MIAMI — The mission for the Denver Nuggets was clear: Come to Miami, get two wins and head back home with a chance to finally become NBA champions.
It’s officially there for the taking.
The 47-year wait for Denver might be over as soon as Monday, with Nikola Jokic and his Nuggets now just one win away from getting the title that he’s wanted for so long. Aaron Gordon scored 27 points, Jokic added 23 and the Nuggets beat the Miami Heat 108-95 on Friday night to take a 3-1 lead in the NBA Finals.
“We haven’t done a damn thing yet,” Nuggets coach Michael Malone said. “We have to win another game to be world champions.”
Bruce Brown scored 21 off the bench for the Nuggets, who won their fifth straight road game to grab complete command. They’ll have three chances to win one game for a title, two of those in Denver, the first of them in what’s sure to be a raucous atmosphere for Game 5.
Jamal Murray had 15 points and 12 assists — his fourth consecutive double-digit assist game — for Denver.
“Today was a team effort.” Murray said. “I can’t even name one person. Everybody locked in. We’ve got one more to go.”
Jimmy Butler scored 25 points for Miami, which has now fallen into 3-1 holes in each of its last three finals appearances — this one joining 2014 and 2020. Bam Adebayo had 20 points and 11 rebounds for the Heat, while Kyle Lowry added 13 points.
The Heat walked off the floor in silence, fully aware of how much trouble they’re in now.
The Nuggets were overwhelming favorites to start the series, for obvious reasons. Denver was the Western Conference’s No. 1 seed; Miami was the Eastern Conference’s No. 8 seed. The Nuggets had won nine of the last 10 regular-season meetings between the teams, and their run of success over the Heat has continued through four games of the finals.
“Our guys are locked in, man,” Malone said. “We’re focused.”
Denver led by 13 going into the fourth, and Miami came out for the final quarter with appropriate desperation. The Heat scored the first eight points, Jokic committed his fifth foul and had to go to the bench with 9:24 left — and it was down to 86-81 when Butler converted a three-point play with 8:42 remaining.
But the Nuggets — who fell apart in the fourth quarter of Game 2 for their lone loss of the series — didn’t fold, even with their two-time MVP still out. Murray made a 3-pointer to stop Miami’s 8-0 spurt, and Jeff Green made a huge corner 3 from near the Heat bench for a 94-85 edge with 6:21 left.
Jokic checked out with Denver up 10. He came back with the Nuggets up nine. Miami didn’t take advantage of that chance, and now finds itself on the wrong end of history.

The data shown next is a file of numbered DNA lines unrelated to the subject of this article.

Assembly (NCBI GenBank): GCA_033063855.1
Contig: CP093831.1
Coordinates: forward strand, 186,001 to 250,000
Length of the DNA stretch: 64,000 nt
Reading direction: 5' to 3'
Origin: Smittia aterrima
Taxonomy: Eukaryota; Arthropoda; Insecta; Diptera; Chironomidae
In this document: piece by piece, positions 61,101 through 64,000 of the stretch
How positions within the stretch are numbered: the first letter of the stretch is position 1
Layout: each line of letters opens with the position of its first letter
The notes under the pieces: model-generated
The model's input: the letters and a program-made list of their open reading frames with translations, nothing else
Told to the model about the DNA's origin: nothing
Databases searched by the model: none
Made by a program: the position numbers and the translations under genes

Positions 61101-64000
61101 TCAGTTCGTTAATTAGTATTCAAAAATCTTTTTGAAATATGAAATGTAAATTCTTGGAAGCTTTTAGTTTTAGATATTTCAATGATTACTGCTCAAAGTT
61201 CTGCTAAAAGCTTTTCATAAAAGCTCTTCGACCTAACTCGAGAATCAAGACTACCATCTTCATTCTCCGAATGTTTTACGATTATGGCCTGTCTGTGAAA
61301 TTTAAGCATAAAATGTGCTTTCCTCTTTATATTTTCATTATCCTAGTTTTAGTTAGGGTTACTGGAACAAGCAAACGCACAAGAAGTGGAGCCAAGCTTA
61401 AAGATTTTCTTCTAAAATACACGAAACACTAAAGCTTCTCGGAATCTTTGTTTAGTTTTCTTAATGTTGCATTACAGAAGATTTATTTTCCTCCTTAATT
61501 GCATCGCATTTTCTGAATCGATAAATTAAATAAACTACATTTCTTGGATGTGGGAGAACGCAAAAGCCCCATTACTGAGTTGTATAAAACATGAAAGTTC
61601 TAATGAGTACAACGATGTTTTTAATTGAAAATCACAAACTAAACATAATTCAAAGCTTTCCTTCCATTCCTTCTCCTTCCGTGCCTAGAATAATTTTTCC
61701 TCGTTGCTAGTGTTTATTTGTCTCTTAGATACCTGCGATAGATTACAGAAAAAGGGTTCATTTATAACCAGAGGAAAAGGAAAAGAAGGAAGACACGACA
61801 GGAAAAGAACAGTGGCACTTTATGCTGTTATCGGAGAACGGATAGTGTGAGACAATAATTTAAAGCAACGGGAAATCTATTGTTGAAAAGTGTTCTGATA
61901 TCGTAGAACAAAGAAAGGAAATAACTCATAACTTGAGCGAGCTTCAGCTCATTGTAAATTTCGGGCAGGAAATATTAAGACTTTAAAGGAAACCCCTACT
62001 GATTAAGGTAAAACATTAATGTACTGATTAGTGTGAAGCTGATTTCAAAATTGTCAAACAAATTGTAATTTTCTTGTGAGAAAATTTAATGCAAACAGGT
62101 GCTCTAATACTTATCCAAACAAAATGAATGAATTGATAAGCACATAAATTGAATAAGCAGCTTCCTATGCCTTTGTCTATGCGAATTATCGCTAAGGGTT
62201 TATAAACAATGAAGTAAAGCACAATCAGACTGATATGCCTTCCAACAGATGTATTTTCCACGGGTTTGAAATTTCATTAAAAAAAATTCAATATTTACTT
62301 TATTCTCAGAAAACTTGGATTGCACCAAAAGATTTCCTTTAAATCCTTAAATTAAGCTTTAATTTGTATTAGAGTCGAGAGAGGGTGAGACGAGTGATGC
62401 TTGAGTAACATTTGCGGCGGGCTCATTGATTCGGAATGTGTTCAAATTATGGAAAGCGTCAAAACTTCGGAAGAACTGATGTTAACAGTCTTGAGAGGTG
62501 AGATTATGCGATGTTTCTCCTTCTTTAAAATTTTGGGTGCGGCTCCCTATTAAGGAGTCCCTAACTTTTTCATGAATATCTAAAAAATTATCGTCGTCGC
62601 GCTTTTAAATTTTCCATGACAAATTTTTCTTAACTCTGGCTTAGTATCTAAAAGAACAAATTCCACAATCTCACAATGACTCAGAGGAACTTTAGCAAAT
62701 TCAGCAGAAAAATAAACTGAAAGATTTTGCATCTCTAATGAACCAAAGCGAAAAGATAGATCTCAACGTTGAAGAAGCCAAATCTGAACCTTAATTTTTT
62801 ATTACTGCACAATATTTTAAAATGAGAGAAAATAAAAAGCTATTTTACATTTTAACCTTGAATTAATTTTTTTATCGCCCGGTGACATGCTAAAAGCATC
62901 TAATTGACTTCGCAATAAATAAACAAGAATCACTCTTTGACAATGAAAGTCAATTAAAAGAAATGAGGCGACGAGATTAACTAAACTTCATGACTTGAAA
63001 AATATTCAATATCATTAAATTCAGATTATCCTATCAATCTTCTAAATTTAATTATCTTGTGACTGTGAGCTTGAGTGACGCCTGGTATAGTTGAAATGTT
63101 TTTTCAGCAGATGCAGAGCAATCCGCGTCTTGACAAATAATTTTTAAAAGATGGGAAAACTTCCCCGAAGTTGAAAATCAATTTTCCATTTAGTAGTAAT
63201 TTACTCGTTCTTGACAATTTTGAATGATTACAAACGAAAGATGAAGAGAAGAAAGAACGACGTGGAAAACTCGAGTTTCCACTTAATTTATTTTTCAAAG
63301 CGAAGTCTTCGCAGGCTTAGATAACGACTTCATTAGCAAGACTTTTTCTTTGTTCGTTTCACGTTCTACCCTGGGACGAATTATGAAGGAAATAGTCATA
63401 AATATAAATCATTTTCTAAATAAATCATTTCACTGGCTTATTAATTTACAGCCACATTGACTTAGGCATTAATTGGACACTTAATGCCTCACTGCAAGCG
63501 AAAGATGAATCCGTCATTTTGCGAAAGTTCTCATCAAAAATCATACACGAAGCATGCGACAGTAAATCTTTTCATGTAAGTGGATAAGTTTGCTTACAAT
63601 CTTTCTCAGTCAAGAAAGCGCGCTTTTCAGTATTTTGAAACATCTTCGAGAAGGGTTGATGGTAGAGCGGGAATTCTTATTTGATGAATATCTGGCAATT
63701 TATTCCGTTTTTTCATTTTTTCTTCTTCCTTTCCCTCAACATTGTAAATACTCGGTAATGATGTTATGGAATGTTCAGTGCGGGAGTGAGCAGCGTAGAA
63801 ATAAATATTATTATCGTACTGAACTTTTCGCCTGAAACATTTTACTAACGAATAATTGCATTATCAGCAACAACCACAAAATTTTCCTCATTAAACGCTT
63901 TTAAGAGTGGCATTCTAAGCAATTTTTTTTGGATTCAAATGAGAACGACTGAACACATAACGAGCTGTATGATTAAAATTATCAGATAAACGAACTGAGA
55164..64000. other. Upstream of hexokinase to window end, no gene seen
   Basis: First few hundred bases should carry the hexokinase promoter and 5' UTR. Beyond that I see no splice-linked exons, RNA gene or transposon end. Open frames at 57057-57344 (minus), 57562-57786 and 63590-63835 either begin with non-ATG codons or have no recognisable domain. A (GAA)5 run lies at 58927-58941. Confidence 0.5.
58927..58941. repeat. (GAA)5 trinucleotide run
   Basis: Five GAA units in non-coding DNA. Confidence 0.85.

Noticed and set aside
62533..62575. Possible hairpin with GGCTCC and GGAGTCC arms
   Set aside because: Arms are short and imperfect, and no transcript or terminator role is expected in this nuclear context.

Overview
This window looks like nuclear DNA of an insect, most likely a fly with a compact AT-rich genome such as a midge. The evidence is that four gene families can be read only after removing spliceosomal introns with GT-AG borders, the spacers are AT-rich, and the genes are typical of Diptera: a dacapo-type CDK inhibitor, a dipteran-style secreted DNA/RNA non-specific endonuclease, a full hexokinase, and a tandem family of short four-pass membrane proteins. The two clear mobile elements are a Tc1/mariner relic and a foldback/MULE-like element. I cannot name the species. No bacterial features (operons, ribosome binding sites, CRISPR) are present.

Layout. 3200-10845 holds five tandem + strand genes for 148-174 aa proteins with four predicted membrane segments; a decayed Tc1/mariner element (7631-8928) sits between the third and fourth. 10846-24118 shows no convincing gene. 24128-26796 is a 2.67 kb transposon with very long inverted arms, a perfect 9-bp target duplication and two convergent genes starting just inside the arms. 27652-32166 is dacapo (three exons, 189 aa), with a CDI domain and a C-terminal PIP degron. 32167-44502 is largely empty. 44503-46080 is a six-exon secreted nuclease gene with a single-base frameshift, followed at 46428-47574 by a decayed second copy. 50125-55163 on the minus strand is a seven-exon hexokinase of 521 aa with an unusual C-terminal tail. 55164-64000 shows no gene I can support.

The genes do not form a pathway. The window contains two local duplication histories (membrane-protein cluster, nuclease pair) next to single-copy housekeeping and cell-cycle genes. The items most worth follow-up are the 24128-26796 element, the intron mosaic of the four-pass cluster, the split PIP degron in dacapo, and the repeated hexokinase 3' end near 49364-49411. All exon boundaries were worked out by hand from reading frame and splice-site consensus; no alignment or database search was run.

Teams that take a 3-1 lead in the NBA Finals have won 35 out of 36 previous times, and the Heat will have to buck that trend to keep Denver from winning its title.
“We have an incredibly competitive group,” Heat coach Erik Spoelstra said. “We’ve done everything the hard way and that’s the way it’s going to have to be done right now — again. And all we’re going to focus on is getting this thing back to the 305. Get this thing back to Miami. And things can shift very quickly.”
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Nuggets: Jokic tweaked his right ankle when he landed on the back of Max Strus’ foot midway through the opening quarter. He briefly retreated to the Denver locker room before the start of the second quarter and played the rest of the way with no evident issues. ... Murray played with tape protecting the bottom of his left hand, thanks to a nasty floor burn he got in Game 3. … It was Denver’s 25th win on the road this season, tying a franchise record set last season. ... Michael Porter Jr. scored 11 for the Nuggets.
Heat: It was retiring 20-year veteran Udonis Haslem’s 43rd birthday and rookie Nikola Jovic’s 20th birthday. Jovic was 58 days old when Haslem signed his first Heat contract. … If it was Miami’s home finale this season, then the Heat went 613-299 in its home arena during his career. … Miami started the playoffs 6-0 at home. The Heat are 0-4 on their home floor since. ... Kevin Love and Duncan Robinson each scored 12, and Caleb Martin scored 11.
Miami led 21-20 after one quarter. The 41 combined points were the fewest in the first quarter of the last 24 finals games; the first quarter of Game 4 of the Toronto-Golden State series in 2019 had 40 points.
Kentucky coach John Calipari was in the crowd, as was Academy Award winner Forest Whitaker, two-time WNBA MVP A’ja Wilson of the Las Vegas Aces, Chicago Bears quarterback Justin Fields and twins Haley and Hanna Cavinder — who helped the Miami Hurricanes make the Elite Eight in this year’s NCAA women’s tournament.
By TIM REYNOLDS AP Basketball Writer